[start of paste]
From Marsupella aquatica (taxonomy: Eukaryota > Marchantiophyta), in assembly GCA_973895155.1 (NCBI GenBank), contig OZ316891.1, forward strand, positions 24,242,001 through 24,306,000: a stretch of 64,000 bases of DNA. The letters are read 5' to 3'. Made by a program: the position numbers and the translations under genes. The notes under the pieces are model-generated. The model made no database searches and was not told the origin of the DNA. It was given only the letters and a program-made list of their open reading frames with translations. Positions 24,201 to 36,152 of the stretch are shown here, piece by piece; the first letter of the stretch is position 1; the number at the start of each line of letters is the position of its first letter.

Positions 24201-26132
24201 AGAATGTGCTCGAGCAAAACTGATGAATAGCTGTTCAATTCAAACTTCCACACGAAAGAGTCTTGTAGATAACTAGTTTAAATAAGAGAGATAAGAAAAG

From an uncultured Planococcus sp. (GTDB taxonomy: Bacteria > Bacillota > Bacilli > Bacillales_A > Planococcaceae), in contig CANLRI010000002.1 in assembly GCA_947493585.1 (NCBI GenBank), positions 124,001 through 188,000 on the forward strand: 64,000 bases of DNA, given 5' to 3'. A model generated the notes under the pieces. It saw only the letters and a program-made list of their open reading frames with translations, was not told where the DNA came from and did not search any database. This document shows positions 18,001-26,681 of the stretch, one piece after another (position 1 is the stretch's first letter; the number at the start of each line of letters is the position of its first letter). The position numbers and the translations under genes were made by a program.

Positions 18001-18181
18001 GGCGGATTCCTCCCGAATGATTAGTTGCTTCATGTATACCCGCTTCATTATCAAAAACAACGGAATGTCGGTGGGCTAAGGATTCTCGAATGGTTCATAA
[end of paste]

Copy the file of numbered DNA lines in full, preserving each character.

From Marsupella aquatica (taxonomy: Eukaryota > Marchantiophyta), in assembly GCA_973895155.1 (NCBI GenBank), contig OZ316891.1, forward strand, positions 24,242,001 through 24,306,000: a stretch of 64,000 bases of DNA. The letters are read 5' to 3'. Made by a program: the position numbers and the translations under genes. The notes under the pieces are model-generated. The model made no database searches and was not told the origin of the DNA. It was given only the letters and a program-made list of their open reading frames with translations. Positions 24,201 to 36,152 of the stretch are shown here, piece by piece; the first letter of the stretch is position 1; the number at the start of each line of letters is the position of its first letter.

Positions 24201-26132
24201 AGAATGTGCTCGAGCAAAACTGATGAATAGCTGTTCAATTCAAACTTCCACACGAAAGAGTCTTGTAGATAACTAGTTTAAATAAGAGAGATAAGAAAAG

From an uncultured Planococcus sp. (GTDB taxonomy: Bacteria > Bacillota > Bacilli > Bacillales_A > Planococcaceae), in contig CANLRI010000002.1 in assembly GCA_947493585.1 (NCBI GenBank), positions 124,001 through 188,000 on the forward strand: 64,000 bases of DNA, given 5' to 3'. A model generated the notes under the pieces. It saw only the letters and a program-made list of their open reading frames with translations, was not told where the DNA came from and did not search any database. This document shows positions 18,001-26,681 of the stretch, one piece after another (position 1 is the stretch's first letter; the number at the start of each line of letters is the position of its first letter). The position numbers and the translations under genes were made by a program.

Positions 18001-18181
18001 GGCGGATTCCTCCCGAATGATTAGTTGCTTCATGTATACCCGCTTCATTATCAAAAACAACGGAATGTCGGTGGGCTAAGGATTCTCGAATGGTTCATAA